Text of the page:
Wednesday, January 07, 2004

Steven Grant says manga not a fad... 

Thanks to Dirk for linking to this edition of Master of the Obvious. He makes a good point that one reason why a lot of iconic superhero characters are still around is that they were put on life-support during times of trouble and eventually ressurected in popularity. It goes far beyond just providing what people want...

The main difference between "icons" like Superman and Batman, and "new" ideas like THE AUTHORITY (which, not too long ago, was outselling both those characters) is support. Left to their own devices, a lot of "familiar" titles would've been dead years, even decades ago, but their publishing houses took special measures to keep the books alive, even if sales sank to 30,000 or 40,000 copies per issue. Artificial resuscitation cannot be cited as natural law. Sure, against overall average sales of less than 15,000 per issue, 150,000 for BATMAN or NEW X-MEN looks great, but are either anywhere near saturation of the potential market?

He then goes on to say that the big reason for holding up manga's success as a big story is not just their success at getting new readers, but that in general their business practices have shown to be very strong and cast a light on just how troublesome the American model may be proving. I do agree that the manga companies seem to be doing a very good job on the business side or exploiting their advantages and running with it in a sensible way. He also brings up the linking up with anime and video games, which they do seem to be quite good at organizing.

But the most interesting thing in the article, IMO, is his direct comparison of the current popularity of manga to both the b&w crash and the 90s crash. He points out how bad the content was in much of the comics coming out in the b&w boom and how both crashes were driven by speculation instead of content (looking for the next TMNT breakout hit in the b&w crash, and the various chromium covers and such in the 90s crash). In comparison, he argues that a lot of the manga released is at least competent and that a lot of the people reading the stuff are actually fans of the stories and not driven by any sense of how much the stuff will be worth in a couple of years.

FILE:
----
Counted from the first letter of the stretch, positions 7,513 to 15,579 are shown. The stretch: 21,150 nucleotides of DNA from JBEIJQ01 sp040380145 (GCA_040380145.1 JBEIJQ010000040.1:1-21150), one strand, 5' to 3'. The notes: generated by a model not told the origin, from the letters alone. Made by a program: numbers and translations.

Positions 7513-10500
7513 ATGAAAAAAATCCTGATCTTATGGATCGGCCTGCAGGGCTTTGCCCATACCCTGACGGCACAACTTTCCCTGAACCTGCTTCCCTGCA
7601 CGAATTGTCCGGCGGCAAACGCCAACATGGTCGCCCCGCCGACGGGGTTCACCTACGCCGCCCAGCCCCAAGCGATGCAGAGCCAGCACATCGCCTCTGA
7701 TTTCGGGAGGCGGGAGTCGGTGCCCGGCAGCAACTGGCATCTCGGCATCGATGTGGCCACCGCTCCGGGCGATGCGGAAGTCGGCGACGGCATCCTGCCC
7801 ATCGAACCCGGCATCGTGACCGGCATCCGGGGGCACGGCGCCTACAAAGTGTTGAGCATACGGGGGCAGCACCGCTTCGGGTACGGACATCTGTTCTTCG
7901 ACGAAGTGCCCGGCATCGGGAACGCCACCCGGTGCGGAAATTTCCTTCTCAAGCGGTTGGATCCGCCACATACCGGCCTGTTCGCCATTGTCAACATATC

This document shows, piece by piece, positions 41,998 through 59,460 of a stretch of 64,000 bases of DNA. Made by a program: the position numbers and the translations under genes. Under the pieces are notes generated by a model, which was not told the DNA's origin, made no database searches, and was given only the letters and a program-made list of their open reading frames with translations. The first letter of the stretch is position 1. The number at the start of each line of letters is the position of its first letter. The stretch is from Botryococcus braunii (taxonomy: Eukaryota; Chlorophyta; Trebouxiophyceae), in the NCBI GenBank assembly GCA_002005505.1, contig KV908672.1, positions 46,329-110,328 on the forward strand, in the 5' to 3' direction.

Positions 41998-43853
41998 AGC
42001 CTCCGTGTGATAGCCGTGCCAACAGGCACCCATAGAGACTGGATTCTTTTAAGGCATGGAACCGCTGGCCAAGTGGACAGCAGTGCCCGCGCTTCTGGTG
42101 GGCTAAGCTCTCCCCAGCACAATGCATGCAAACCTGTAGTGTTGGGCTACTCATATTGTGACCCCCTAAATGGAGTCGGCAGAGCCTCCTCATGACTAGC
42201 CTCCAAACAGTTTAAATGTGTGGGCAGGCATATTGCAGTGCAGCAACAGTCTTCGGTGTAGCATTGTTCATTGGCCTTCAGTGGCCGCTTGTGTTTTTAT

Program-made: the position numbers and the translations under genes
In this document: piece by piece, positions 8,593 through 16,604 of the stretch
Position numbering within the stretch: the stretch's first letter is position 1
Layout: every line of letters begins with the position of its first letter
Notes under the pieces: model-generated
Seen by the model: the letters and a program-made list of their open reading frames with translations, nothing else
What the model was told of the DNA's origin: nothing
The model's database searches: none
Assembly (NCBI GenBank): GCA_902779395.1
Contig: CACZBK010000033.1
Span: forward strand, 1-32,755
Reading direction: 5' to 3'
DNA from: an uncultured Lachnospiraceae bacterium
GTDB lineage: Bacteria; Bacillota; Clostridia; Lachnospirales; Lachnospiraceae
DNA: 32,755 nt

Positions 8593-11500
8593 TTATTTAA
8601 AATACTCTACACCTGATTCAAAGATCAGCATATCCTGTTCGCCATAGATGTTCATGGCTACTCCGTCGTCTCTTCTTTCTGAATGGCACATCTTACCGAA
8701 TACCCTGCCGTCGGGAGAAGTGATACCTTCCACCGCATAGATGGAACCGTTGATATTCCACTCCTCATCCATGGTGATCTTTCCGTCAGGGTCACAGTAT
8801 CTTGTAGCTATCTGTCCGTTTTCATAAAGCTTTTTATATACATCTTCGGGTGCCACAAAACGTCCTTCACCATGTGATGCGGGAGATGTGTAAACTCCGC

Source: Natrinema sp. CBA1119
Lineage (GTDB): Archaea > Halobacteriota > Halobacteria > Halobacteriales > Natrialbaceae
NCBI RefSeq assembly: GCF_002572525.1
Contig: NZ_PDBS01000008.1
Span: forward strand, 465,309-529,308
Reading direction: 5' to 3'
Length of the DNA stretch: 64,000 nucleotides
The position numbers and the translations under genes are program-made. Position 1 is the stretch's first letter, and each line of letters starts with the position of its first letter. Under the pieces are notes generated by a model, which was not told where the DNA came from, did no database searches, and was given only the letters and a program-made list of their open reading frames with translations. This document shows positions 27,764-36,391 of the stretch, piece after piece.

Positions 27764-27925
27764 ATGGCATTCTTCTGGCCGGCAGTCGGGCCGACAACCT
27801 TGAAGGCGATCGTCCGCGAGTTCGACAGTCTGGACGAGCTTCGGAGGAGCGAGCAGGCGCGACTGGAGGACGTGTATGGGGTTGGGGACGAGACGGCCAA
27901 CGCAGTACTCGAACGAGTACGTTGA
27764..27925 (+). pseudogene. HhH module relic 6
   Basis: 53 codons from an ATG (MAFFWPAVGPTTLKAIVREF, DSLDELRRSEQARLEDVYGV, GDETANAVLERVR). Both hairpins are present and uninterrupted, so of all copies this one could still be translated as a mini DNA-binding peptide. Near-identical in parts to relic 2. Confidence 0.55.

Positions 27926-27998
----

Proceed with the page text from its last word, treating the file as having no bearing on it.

He aknowledges that eventually there will likely be a glut of too many titles, and perhaps companies bringing over titles that aren't as good (even though as he points out, the fact that there are several companies with a good foothold on the market, as well as new material coming out all the time in Japan may help to mitigate it at least a bit), it isn't likely to all just disappear, in the same way that something like the mystery or romance sections in bookstores didn't go away after they were first introduced. He also points out that if instead of a sudden huge crash, if there is a slow decline, American companies should be able to step in and fill the void, but a sudden crash is more likely to just have bookstores drop comics entirely and do more harm than good. I think this is a nice quote:

The curious subtext to the "manga will die" predictions is the intimation that if manga dies on the market, American comics will rise again, but that's like saying that when hip-hop dies, Henry Mancini will make a big comeback. There's no basis to assume cause and effect. Likelier would be hip-hop dying and it having no effect on the sales of Henry Mancini recordings at all. If the manga craze dies slowly, there's the possibility of niches opening up that smart American publishers could swoop in to fill. If it dies abruptly, it'll probably just kill the bookstore market for comics material, regardless of country of origin, and it's unlikely the death of the bookstore market would drive hordes of hungry readers back into the comics shops because there wouldn't be any hungry readers. That's what the manga craze ending means. Any American comics fan or comics shop owner eagerly anticipating the death of manga as a market force may as well anticipate shooting themselves in the book, because that's what it will amount to.

That is something I agree with 100%. Instead of just hoping manga goes away, people who care about the local industry should be trying to see why what is happening is happening and figure out ways to exploit it for the gain of the whole industry. I think people like Oni Press see what is going on and are actively working to use it to their advantage. A lot of other people in the industry aren't as confident about the direction to go in, especially if they have a big vested interest in the old way of doing things. I think there's also a lot of fans who feel threatened by their favorite comics not necessarily being the biggest thing anymore and instead just another piece of the pie. What is happening with manga is very much a part of the American comics landscape and not something that is happening off in isolation somewhere. It is going to effect things whether people like it or not, and I think it is really a case where people need to be examining the effects instead of trying to look the other way...

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